Four students fresh out of sixth-form take inspiration from Philip Larkin’s famous poem ‘ This Be the Verse’ (They f**k you up, your mum and dad/ They may not mean to, but they do…) and turn it into a short devised physical piece centring on the disenfranchised victims of poor parenting. In recent years, devised physical theatre has gone from strength to strength; one only has to look at companies such as Curious Directive or TongueTied to see how professional, potent and thrilling devised theatre can be. Unfortunately, Furness Influence fail in their attempt to emulate such successes.

There is something very ‘A-Level’ about it all. All the hallmarks of low-budget, angsty theatre are there: everyone dressed in black in a black box space; angry red lighting; speaking in unison; stereotyped characters; a general atmosphere of enmity that is never fully justified. This approach leaves the performance feeling unpolished, unsophisticated, and superficial. The piece does not reach the depths necessary to give the audience any epiphanies about a child’s relationship with its parents. It opens with a recital of the poem and does nothing to explore why your mum and dad f**k you up, but simply reiterates that they do and that life’s pretty horrible as a result.

There are some good moments in the show, as well as some impressive ideas and concepts, but the whole thing feels under-rehearsed and slow. The performance also lacks focus and can often seem like a jumble of ideas hastily stapled together without much thought and then strapped onto an overarching narrative. There are several instances in which the pace drops, usually when the whole cast are required to lug about large black boxes to set up for the next ‘scene’. The dynamic staging is a great idea, but could have been slicker in its execution to help keep up the energy of the piece and match the energy of the four performers who each put their all into the show.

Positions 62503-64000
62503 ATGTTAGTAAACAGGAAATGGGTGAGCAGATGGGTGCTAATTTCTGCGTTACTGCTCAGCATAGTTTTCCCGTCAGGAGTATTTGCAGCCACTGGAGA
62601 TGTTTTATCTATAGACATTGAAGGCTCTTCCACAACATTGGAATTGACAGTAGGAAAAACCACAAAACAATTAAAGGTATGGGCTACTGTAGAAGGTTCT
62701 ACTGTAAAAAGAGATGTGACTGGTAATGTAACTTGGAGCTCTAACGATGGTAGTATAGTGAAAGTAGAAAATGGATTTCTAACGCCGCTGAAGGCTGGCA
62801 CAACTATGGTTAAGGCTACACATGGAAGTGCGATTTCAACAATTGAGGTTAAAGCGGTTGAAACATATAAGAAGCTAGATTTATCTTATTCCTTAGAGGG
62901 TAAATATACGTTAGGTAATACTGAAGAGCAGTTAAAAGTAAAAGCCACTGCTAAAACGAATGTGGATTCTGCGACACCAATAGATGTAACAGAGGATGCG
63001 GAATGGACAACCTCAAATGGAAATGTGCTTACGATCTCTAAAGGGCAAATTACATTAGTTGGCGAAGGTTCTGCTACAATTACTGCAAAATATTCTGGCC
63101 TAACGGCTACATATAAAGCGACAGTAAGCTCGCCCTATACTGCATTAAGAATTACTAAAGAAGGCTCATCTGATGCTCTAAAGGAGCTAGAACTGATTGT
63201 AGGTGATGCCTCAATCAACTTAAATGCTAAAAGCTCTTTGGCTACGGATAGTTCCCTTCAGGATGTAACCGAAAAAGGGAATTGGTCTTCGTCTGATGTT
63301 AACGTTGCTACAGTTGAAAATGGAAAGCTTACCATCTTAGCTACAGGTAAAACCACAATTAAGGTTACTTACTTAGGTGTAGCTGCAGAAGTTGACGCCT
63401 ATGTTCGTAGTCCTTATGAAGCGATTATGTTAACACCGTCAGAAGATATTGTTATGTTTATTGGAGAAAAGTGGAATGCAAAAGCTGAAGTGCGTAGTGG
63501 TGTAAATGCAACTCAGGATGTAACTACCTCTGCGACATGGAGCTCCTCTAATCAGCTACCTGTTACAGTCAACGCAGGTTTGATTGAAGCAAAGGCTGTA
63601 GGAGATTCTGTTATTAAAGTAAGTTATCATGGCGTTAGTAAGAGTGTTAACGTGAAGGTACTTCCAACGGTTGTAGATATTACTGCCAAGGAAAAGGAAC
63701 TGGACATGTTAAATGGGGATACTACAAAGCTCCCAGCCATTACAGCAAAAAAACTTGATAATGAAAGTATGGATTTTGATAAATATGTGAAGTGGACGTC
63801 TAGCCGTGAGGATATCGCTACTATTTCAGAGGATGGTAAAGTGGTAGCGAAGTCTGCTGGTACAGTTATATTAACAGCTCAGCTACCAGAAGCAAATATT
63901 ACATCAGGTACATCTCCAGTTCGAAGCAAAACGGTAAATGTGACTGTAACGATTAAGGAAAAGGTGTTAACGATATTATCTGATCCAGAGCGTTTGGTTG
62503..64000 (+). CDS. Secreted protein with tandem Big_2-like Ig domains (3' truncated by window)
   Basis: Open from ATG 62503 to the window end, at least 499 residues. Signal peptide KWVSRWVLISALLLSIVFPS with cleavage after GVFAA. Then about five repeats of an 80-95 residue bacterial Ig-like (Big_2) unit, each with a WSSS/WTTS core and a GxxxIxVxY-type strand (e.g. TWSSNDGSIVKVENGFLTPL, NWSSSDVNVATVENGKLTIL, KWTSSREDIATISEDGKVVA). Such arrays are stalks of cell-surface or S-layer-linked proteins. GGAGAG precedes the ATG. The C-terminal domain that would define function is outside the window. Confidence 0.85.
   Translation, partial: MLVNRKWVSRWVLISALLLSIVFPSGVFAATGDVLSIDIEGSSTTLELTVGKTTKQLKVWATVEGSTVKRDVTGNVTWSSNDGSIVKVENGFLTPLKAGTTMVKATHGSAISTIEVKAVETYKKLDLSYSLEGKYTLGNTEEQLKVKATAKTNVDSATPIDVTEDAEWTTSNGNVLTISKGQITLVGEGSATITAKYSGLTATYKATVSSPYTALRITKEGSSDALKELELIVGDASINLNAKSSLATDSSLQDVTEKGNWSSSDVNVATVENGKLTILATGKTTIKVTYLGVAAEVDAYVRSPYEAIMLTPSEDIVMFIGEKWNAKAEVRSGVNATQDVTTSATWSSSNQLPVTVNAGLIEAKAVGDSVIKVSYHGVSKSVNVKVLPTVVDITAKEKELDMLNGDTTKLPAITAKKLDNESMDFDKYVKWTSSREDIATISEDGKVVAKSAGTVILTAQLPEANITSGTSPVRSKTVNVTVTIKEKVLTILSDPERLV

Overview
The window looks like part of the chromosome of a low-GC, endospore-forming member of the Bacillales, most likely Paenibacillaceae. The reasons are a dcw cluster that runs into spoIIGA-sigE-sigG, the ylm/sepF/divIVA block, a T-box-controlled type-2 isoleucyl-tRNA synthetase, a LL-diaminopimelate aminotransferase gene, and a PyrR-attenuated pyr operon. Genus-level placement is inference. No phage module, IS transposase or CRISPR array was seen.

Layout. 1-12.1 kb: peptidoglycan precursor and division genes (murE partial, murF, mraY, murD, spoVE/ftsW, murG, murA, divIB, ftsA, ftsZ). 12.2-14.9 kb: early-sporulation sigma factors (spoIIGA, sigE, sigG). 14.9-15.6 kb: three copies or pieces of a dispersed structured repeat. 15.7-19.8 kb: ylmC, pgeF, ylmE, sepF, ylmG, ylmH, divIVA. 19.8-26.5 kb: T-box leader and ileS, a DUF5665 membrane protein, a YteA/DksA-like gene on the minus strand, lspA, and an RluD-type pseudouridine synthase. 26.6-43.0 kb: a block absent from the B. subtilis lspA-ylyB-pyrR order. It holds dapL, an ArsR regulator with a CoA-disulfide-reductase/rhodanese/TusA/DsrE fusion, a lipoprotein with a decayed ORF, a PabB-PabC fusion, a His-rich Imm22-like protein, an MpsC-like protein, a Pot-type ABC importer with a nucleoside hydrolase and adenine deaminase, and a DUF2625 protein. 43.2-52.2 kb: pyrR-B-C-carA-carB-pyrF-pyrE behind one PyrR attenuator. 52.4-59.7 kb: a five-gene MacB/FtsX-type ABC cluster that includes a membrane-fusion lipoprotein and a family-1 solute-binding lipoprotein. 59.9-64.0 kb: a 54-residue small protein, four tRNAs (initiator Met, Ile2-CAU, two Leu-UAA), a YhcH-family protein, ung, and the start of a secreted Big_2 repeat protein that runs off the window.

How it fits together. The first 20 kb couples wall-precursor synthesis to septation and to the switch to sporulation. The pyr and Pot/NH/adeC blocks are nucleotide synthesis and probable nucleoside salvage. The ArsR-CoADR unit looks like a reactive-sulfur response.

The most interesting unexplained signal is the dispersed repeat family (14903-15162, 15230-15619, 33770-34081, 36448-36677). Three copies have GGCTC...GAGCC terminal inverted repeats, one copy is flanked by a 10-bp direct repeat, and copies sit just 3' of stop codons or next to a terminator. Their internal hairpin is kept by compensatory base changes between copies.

Nevertheless, Influence remains purposeless. It neither fully explores issues, nor does it resolve the very basic problems it highlights. It says nothing more than Larkin does. In saying less, it undermines the purpose of the performance. Perhaps in future these young performers will be able to create something with more bite and depth, but for now they will have to just chalk it up to experience.

Reviews by Stephanie Bartlett

The Blurb

An abstract, caricatured extension of Philip Larkin’s poem This Be the Verse, which follows four troubled youths through the process of growing up, as they demonstrate the influence of social construction in the 21st century.